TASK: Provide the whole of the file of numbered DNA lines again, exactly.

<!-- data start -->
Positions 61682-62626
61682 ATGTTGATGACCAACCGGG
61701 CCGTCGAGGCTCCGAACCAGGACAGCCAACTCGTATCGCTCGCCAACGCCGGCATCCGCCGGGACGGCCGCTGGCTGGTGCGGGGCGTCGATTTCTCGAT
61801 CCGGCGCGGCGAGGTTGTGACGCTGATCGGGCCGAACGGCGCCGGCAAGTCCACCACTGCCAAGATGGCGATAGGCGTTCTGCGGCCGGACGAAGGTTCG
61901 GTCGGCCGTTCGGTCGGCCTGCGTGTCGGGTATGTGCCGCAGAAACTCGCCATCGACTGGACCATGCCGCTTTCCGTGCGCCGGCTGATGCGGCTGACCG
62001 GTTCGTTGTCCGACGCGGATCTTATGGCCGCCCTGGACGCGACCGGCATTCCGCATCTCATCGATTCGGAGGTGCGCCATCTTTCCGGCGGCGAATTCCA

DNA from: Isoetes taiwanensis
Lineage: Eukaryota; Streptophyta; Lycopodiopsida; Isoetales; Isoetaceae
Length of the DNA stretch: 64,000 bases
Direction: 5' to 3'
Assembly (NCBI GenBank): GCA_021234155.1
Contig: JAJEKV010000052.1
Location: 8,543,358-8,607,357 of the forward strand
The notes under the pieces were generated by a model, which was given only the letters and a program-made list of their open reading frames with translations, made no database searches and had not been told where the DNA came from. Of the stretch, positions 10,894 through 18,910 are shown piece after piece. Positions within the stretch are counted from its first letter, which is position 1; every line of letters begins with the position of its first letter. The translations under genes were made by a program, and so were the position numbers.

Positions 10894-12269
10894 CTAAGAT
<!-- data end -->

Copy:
Positions 61682-62626
61682 ATGTTGATGACCAACCGGG
61701 CCGTCGAGGCTCCGAACCAGGACAGCCAACTCGTATCGCTCGCCAACGCCGGCATCCGCCGGGACGGCCGCTGGCTGGTGCGGGGCGTCGATTTCTCGAT
61801 CCGGCGCGGCGAGGTTGTGACGCTGATCGGGCCGAACGGCGCCGGCAAGTCCACCACTGCCAAGATGGCGATAGGCGTTCTGCGGCCGGACGAAGGTTCG
61901 GTCGGCCGTTCGGTCGGCCTGCGTGTCGGGTATGTGCCGCAGAAACTCGCCATCGACTGGACCATGCCGCTTTCCGTGCGCCGGCTGATGCGGCTGACCG
62001 GTTCGTTGTCCGACGCGGATCTTATGGCCGCCCTGGACGCGACCGGCATTCCGCATCTCATCGATTCGGAGGTGCGCCATCTTTCCGGCGGCGAATTCCA

DNA from: Isoetes taiwanensis
Lineage: Eukaryota; Streptophyta; Lycopodiopsida; Isoetales; Isoetaceae
Length of the DNA stretch: 64,000 bases
Direction: 5' to 3'
Assembly (NCBI GenBank): GCA_021234155.1
Contig: JAJEKV010000052.1
Location: 8,543,358-8,607,357 of the forward strand
The notes under the pieces were generated by a model, which was given only the letters and a program-made list of their open reading frames with translations, made no database searches and had not been told where the DNA came from. Of the stretch, positions 10,894 through 18,910 are shown piece after piece. Positions within the stretch are counted from its first letter, which is position 1; every line of letters begins with the position of its first letter. The translations under genes were made by a program, and so were the position numbers.

Positions 10894-12269
10894 CTAAGAT